As much as I love adventure, it's also an exhausting Lenten practice. The physical exertion of hiking combined with the adrenaline rush of snake encounters led me to an afternoon of sitting on the couch. I figured that if my body didn't feel like going on a physical adventure, I'd take my mind on the mental adventure of watching a movie.
And what a trip it was.
The Way, directed by Emilio Estevez and starring him alongside his real-life father, Martin Sheen, is the story of a man whose son dies while hiking El Camino de Santiago in Spain. Sheen's character flies to Europe to retrieve his son's body, only to find himself inspired to finish the 700-km trek that his son started. Along "the way," as the Camino is called, he carries his son's ashes and meets a diverse group of fellow pilgrims--all broken people in search of "something."
In my opinion, it's one of the best films of recent years because The Way issues an invitation to live. Even though the story begins with the death of a young man, we discover that until his final breaths he was driven by a passion to live life to the fullest capacity. His father, who was much older in years, had not embraced life with the same zeal that his son had. But in his son's death, he took on a passion for life--and life more abundant.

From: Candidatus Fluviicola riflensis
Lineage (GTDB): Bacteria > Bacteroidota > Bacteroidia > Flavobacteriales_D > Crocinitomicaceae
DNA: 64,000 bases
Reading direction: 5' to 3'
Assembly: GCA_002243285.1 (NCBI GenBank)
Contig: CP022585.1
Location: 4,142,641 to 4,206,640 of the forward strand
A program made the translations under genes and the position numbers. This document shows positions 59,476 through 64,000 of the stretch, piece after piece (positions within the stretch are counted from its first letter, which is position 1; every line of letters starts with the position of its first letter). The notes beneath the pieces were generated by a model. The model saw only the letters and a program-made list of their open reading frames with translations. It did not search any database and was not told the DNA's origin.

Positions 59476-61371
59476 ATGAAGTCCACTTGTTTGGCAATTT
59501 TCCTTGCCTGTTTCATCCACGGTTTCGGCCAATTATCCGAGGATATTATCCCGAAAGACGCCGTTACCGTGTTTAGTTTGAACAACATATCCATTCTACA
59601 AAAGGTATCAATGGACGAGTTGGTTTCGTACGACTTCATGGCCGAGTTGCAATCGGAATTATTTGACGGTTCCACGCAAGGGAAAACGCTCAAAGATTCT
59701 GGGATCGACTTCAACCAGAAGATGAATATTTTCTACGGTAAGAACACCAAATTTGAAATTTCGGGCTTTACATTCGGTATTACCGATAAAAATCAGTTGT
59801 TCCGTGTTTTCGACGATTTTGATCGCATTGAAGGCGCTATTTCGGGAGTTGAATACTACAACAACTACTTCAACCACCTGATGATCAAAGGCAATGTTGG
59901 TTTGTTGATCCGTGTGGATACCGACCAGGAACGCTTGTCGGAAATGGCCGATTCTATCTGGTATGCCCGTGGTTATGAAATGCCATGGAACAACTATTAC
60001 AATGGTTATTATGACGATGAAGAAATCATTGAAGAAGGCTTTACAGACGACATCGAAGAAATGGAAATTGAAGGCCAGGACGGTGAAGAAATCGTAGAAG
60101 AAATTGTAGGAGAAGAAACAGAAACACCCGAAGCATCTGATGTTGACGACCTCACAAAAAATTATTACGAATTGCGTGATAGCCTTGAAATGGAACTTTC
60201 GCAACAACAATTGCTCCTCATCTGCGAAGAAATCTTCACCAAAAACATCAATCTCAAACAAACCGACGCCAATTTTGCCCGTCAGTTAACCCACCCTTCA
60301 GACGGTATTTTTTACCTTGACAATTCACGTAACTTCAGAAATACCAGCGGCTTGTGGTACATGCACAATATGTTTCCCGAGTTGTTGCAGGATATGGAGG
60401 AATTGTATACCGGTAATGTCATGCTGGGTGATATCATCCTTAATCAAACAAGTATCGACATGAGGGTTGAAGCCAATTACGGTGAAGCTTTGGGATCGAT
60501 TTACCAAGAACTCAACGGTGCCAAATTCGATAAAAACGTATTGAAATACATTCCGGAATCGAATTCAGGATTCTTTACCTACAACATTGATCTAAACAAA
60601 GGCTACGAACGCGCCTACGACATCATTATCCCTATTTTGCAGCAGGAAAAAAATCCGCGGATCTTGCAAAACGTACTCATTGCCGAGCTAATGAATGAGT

As we approach Calvary, we remember another man who died at far too young of an age. In the death of that Nazarean carpenter, we received a new life, too. As Jesus Christ walked "the way" of suffering for us, we are called to complete the journey that he started towards a heavenly kingdom. Just as the father in this story carried his son's ashes with him, we carry Christ with us. But the difference is that the one we carry with us is very much alive and desires for us to live. We are all called to complete the adventures that Christ began. Will you take up your backpack, the weight of the gospel which is the cross, and find "the way, the truth, and the life?"
grace, peace, and Lenten adventure to each of you,